Results

STEC infections in Norway

From 1992 to 2006, 0–20 STEC cases were notified each year, whereas from 2006 the number of notified cases increased, ranging from 22 to 111 annually (mean 54.9) (Fig. 1). Of the 513 patients recorded by surveillance, 57 developed HUS (11.1 %), and isolates from 36 of them were submitted to the National Reference Laboratory at NIPH. The major outbreaks reported in Norway during 1992 through 2012 are presented in Additional file 1.

Demographics and clinical presentation

The mean age of the 333 patients selected for the study was 24.6 years and 39.0 % (130/333) were ≤ 5 years old. Diarrhoea was the most frequent clinical manifestation, and 35.7 % (119/333) reported bloody diarrhoea (Table 1). Twenty-five of the patients (7.5 %) developed HUS (Additional file 2). Furthermore, 49.8 % had reportedly acquired their infection in Norway (Table 1), but a higher proportion of domestically acquired STEC infections was observed from 2006 compared to previous years (127/190, 66.8 % (from 2006) versus 39/83, 46.7 % (before 2006), p < 0.005).
Table 1

Association between patient-related factors in O157 versus non-O157 and HUS versus non-HUS STEC infections, Norway 1992–2012

Characteristics

No. (%) of patients

  

All (333)

O157 (112, 33.6 %)

Non-O157 (221, 66.4 %)

p-valuea

HUS (25, 7.5 %)

Non-HUS (308, 92.5 %)

p-value

Sex

Male

146 (43.8 %)

47

99

 

9

137

 

Female

187 (56.2 %)

65

122

 

16

171

 

Age group (yr)

≤5

130 (39.0 %)

25

105

<0.005

22

108

<0.005

6-18

41 (12.3 %)

16

25

 

2

39

 

19-41

76 (22.8 %)

30

46

 

0

76

 

42-64

51 (15.4 %)

23

28

 

0

51

 

≥65

35 (10.5 %)

18

17

 

1

34

 

Age mean

 

24.6

33.9

20.33

<0.005

4.72

26.2

<0.005

HUS

Yes

25 (7.5 %)

9

16

 

25

0

 

No

308 (92.5 %)

103

205

 

0

308

 

Clinical outcome

Bloody diarrhea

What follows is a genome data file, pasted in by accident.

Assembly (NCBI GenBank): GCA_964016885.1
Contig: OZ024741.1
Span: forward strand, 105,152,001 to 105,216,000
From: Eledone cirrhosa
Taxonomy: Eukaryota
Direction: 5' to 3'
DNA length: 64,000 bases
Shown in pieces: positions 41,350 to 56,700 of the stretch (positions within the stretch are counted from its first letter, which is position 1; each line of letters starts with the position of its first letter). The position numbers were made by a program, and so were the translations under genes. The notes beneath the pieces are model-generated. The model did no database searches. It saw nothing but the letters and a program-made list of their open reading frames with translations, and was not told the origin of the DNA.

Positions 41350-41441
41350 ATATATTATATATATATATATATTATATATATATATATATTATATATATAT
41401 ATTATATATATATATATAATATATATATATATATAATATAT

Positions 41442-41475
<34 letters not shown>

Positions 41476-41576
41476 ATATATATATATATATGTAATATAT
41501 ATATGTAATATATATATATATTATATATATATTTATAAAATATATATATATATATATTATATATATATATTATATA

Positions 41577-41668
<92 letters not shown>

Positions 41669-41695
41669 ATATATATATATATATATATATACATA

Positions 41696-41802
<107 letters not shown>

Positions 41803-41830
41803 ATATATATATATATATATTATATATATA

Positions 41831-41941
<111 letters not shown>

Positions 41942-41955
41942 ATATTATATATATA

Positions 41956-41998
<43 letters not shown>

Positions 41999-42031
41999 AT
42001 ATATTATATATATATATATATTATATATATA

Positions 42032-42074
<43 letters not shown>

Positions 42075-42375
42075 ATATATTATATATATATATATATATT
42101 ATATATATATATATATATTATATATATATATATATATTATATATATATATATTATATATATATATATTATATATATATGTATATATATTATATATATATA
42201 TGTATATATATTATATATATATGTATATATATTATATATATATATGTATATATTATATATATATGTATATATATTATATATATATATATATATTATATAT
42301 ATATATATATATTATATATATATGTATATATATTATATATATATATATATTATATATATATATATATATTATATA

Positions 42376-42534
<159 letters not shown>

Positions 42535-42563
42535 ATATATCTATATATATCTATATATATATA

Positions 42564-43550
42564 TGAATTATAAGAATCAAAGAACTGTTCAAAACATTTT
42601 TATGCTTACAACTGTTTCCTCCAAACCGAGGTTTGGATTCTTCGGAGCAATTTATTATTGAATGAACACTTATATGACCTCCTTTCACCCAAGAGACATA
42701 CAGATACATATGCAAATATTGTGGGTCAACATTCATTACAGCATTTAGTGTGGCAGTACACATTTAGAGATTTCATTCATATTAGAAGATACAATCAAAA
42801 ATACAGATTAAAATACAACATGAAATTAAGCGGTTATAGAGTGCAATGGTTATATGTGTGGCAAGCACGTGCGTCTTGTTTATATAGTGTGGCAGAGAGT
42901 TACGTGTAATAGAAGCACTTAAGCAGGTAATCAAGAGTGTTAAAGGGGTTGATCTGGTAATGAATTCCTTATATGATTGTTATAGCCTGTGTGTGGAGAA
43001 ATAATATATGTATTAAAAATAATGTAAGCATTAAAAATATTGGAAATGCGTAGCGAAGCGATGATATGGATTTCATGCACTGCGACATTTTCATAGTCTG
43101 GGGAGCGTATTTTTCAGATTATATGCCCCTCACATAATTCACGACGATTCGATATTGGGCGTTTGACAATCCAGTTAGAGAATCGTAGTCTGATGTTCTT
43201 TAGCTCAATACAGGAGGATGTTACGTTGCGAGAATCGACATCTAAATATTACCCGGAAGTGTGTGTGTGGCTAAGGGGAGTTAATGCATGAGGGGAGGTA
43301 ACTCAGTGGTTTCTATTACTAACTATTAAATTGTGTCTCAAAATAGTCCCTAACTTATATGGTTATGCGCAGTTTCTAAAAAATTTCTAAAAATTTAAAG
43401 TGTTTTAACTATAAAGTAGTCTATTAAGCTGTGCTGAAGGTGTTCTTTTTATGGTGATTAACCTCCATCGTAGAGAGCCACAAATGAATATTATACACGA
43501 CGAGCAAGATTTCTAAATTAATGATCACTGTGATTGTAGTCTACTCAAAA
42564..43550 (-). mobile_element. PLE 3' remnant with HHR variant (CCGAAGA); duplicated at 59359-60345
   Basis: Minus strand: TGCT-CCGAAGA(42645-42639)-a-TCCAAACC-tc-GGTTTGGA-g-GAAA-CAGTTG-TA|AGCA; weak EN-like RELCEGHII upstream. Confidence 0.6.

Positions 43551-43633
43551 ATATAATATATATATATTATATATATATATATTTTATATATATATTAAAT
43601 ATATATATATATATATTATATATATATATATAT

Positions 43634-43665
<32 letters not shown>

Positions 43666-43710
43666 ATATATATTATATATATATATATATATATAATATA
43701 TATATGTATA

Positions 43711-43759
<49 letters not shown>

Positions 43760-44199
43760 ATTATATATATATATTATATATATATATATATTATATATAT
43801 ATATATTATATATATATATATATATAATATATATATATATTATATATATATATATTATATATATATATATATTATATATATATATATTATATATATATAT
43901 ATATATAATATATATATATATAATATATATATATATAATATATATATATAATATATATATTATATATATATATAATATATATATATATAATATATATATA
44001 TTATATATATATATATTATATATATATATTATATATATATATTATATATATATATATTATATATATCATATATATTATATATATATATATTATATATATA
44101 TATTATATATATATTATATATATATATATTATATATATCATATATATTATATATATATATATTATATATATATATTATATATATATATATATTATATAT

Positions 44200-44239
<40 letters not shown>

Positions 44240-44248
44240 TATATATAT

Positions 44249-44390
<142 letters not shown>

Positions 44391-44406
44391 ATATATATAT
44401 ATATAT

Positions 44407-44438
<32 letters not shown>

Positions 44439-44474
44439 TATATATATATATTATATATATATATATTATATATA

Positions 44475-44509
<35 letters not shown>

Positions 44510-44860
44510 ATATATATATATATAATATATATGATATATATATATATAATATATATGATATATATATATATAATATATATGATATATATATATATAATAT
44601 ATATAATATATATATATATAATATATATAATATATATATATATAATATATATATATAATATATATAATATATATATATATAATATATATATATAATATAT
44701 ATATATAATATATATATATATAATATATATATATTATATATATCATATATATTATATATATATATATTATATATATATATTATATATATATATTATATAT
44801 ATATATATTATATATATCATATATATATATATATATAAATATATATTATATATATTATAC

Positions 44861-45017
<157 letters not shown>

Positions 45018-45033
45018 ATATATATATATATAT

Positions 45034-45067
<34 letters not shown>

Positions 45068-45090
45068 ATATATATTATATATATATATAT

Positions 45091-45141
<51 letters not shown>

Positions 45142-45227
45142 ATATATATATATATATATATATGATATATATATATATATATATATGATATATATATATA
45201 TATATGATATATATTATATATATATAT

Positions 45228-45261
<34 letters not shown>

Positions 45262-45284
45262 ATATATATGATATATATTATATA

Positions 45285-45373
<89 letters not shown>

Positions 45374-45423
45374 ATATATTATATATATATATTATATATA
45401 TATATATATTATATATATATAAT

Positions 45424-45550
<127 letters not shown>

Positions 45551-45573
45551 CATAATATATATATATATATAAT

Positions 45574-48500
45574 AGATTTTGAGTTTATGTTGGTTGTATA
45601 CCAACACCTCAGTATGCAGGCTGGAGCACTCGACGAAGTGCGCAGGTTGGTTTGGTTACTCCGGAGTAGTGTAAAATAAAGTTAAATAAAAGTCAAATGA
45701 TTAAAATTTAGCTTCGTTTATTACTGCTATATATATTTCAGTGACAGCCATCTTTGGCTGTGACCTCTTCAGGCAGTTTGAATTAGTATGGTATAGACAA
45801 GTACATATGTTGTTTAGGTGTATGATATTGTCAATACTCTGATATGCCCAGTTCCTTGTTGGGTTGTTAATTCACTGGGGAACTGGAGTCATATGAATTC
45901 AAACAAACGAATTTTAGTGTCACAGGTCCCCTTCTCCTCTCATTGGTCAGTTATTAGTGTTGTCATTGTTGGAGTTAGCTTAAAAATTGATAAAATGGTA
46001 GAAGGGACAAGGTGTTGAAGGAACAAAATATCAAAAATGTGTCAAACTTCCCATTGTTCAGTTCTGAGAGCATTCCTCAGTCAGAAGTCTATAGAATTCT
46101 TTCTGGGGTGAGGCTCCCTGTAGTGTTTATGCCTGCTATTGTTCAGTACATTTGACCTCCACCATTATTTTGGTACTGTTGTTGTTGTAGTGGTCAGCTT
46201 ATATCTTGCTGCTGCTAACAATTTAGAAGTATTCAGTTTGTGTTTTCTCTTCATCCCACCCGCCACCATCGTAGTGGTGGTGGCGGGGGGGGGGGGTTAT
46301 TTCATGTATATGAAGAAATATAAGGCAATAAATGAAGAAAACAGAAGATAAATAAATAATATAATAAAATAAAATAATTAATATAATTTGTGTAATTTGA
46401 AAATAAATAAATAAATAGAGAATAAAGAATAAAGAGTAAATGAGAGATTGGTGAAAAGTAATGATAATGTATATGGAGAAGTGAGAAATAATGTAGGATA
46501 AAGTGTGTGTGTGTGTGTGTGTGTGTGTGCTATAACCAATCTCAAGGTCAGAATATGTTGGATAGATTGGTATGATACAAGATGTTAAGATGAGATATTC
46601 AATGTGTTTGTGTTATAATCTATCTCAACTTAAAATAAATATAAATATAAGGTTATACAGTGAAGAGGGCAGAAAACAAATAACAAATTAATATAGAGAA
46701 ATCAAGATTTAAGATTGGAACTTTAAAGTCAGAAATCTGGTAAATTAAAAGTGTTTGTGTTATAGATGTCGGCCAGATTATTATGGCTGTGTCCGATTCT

119 (35.7 %)

40

79

 

13

106

<0.005

Diarrhea

148 (44.4 %)

57

91

 

1

147

<0.005

Asymptomatic

9 (2.7 %)

0

9

 

0

9

 

Unknown

57 (17.1 %)

15

42

 

11

46

 

Hospitalized

Yes

141 (42.2 %)

64

77

 

24

117

 

No

155 (46.4 %)

39

116

<0.005

0

155

<0.005

Unknown

37 (11.1 %)

9

28

 

1

36

 

Travel history

Domestically

166 (49.8 %)

40

126

 

16

150

 

Imported

107 (32.1 %)

57

50

<0.005

3

104

 

Unknown

60 (18.0 %)

15

45

 

6

54

 

Seasonalityb

Summer

118 (35.4 %)

50

68

 

6

112

 

Autumn

74 (22.2 %)

20

54

 

9

65

 

Winter

75 (22.5 %)

24

51

 

7

68

 

Spring

66 (19.8 %)

18

48

 

3

63

 

aOnly p-values ≤ 0.05 were shown

bSummer; June-August, Autumn; September-November, Winter; December-February, Spring; March-May

Characterization of selected STEC

Serogroups

Twenty-four different O groups were identified among 292 of the 334 STEC isolates examined from 333 patients. The remaining 42 isolates were non-typable with the methods employed (one of these was rough). The majority of the isolates (69.5 %, 232/334) were motile, and nine H groups were discerned. Thus, a total of 58 different O and H combinations were identified.

O157 was the most frequent serogroup detected (112/333, 33.6 %) (Table 1). The percentage of serogroup O157 significantly decreased from 49.6 % (65/131) during 1992–2006, to 23.3 % (47/202) in 2007–2012 (p < 0.005). Compared to non-O157, O157 infection was significantly associated with older age, foreign travel prior to disease onset, and a higher rate of hospitalization. No statistical significant differences between O157 and non-O157 infected persons were detected regarding clinical outcome (Table 1).

Serogroup O157 included 103 isolates that were NSF and nine that were SF. NSF O157 infections were more likely to occur during summer and spring, whereas infections with SF O157 were associated with colder months of the year. None of the patients with SF O157 infection reported foreign travel prior to onset of disease (Additional file 3). In a multivariable model, both foreign travel and seasonality (summer) were independently related to NSF O157 infection (OR = 4.4, CI = 2.5-7.5 and OR = 1.9, CI = 1.1-3.3, respectively).